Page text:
Architectural Styles in Home Remodeling

Architectural Styles in Home Remodeling
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    Building or remodeling a home requires constant communication between architects, contractors and homeowners.


It can be a daunting prospect for everyone with hundreds of decisions to be made beginning with the most basic: what style of house do we want to live in? The process is often muddled with miscommunication.

The solution: Andersen Windows new Home Style Library. Through careful research aimed at simplifying and enhancing the experience, Andersen Windows introduced the Andersen Home Style Library for Andersen A-Series windows and patio doors. (

The Home Style Library provides architects and contractos with a common language to best understand their customers’ desires and make them a reality. The Home Style Library is made possible by the flexibility of the A-Series windows and doors, which help homeowners achieve their vision of home – from window style, placement and proportion, to grille styles, colors, interior finishes and hardware options.

The Home Style Library is made possibly by the flexibility of Andersen® A-Series windows and patio doors. This upper premium product line is based on the principal that style should and can be attainable. With A-Series products, it’s easy to dream, easy to design and easy to install.

A-Series windows and doors are also the best performing products Andersen has ever produced. A-Series includes a full line of window and door styles from casement to awning to double-hung, as well as gliding, hinged and folding patio doors. Each style has common sight lines, glass setbacks and matching profiles. The A-Series line includes common, simple sizing, with custom sizing available, and compatible hardware and grille options, which work together to give free rein to any style without the limitations of incompatible product design.

Whether it’s new construction or remodeling an existing house to achieve a desired style, the Home Style Library gives homeowners the tools to help them discuss and communicate their vision of home. It gives contractors and architects a common language to best understand their customer’s desires and make it a reality.

The Home Style Library will expand in time. To begin, Andersen offers illustrations and descriptions of the ten most popular residential building styles found across the country, including:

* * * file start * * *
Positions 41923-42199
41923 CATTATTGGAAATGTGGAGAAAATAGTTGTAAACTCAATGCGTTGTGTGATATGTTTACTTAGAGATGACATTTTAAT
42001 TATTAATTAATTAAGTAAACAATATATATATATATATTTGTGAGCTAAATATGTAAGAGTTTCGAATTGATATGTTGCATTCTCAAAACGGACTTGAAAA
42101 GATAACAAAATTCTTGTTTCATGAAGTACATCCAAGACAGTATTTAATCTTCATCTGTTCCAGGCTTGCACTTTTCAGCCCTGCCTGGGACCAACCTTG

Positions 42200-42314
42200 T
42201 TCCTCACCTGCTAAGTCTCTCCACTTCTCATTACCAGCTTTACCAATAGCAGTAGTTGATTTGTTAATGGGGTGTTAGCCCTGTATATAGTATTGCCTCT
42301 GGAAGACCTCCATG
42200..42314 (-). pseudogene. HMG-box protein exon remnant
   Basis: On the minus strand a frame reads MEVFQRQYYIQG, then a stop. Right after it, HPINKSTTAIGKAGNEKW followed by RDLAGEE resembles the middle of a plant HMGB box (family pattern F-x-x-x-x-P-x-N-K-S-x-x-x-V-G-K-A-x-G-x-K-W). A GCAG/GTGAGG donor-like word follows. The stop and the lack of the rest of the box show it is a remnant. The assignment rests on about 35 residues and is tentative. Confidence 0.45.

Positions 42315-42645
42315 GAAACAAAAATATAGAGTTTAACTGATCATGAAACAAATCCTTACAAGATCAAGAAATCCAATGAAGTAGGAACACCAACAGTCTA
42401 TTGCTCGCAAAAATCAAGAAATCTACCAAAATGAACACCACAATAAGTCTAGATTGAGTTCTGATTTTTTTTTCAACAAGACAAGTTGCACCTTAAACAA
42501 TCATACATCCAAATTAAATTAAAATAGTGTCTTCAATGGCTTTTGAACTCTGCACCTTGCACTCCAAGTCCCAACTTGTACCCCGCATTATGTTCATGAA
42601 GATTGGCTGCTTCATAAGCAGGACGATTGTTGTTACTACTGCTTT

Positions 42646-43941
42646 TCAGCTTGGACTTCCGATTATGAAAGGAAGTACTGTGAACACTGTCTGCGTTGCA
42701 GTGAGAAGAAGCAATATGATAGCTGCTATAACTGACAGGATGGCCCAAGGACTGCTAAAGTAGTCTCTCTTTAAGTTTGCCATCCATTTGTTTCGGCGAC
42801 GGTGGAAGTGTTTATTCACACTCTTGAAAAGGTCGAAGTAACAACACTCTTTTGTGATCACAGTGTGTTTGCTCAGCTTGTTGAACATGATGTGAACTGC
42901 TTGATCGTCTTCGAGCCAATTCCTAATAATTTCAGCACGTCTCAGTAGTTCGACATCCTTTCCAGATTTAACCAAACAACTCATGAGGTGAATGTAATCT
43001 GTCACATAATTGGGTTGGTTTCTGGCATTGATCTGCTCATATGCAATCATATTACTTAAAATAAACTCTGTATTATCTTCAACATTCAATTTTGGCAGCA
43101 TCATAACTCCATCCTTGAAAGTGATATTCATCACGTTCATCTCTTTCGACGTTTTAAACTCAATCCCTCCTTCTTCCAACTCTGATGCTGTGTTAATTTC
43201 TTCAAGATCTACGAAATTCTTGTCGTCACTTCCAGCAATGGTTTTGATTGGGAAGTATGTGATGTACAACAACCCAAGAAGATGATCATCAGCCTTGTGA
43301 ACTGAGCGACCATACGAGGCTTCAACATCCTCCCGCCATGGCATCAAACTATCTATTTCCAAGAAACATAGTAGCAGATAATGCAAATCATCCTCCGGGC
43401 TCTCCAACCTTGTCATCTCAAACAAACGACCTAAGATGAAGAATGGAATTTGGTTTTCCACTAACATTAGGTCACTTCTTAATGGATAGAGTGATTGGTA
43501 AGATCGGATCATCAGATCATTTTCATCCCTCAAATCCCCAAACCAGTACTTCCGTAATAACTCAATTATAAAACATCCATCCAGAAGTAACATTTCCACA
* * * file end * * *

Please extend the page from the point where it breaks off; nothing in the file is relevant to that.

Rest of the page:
Craftsman Bungalow –The bungalow is one of the most common home styles that emerged from that movement and remains among the most popular styles in the U.S. today. It features double-hung or casement windows, exterior trim that contrasts with window frame colors and grille patterns that create vertical proportions.

American Farmhouse – The American Farmhouse home style is influenced by Colonial and Victorian styles. It features tall, narrow double-hung windows, bay windows and window groupings.


Georgian/Federal – This style marked a time of reformation in American homes from utilitarian and functional to stylized, stately, spacious and comfortable. It features tall double-hung windows and multiple divided lights with rectangular grilles.

Prairie – The Prairie style is considered the first architectural style of American origin. Its bold lines and open multifunctional spaces are a direct reaction to the ornate, compartmentalized Victorian style.

French Eclectic – This home style is inspired by French architecture that found its way to America after World War I. It features steeply pitched, hipped or gabled roofs and vertically oriented windows and grilles.

Modern – The Modern home style features flat roofs and simple horizontal and perpendicular lines.


Queen Anne – This home style emerged during the Victorian era (1880–1910). The Queen Anne style uses exterior surfaces as decorative elements. It features gables, bay windows towers and overhangs.

Ranch – The ranch or rambler style is a single-story, with a low-pitched roof and typically deep eaves. It features casement or double-hung windows flanking a large picture window and horizontal grilles.

Spanish Colonial –Thick walls, shaded loggias and prominent sculpted stone features proved to be an ideal response to the climate and were well-suited to incorporating the architectural details from Spanish and Mexican homes.

Tudor – The Tudor home style is based loosely on early English building traditions common during that country’s Tudor era from 1485-1603. It features asymmetrical-style architecture.


Find information on the Andersen Architectural Collection at and the Home Style Library at



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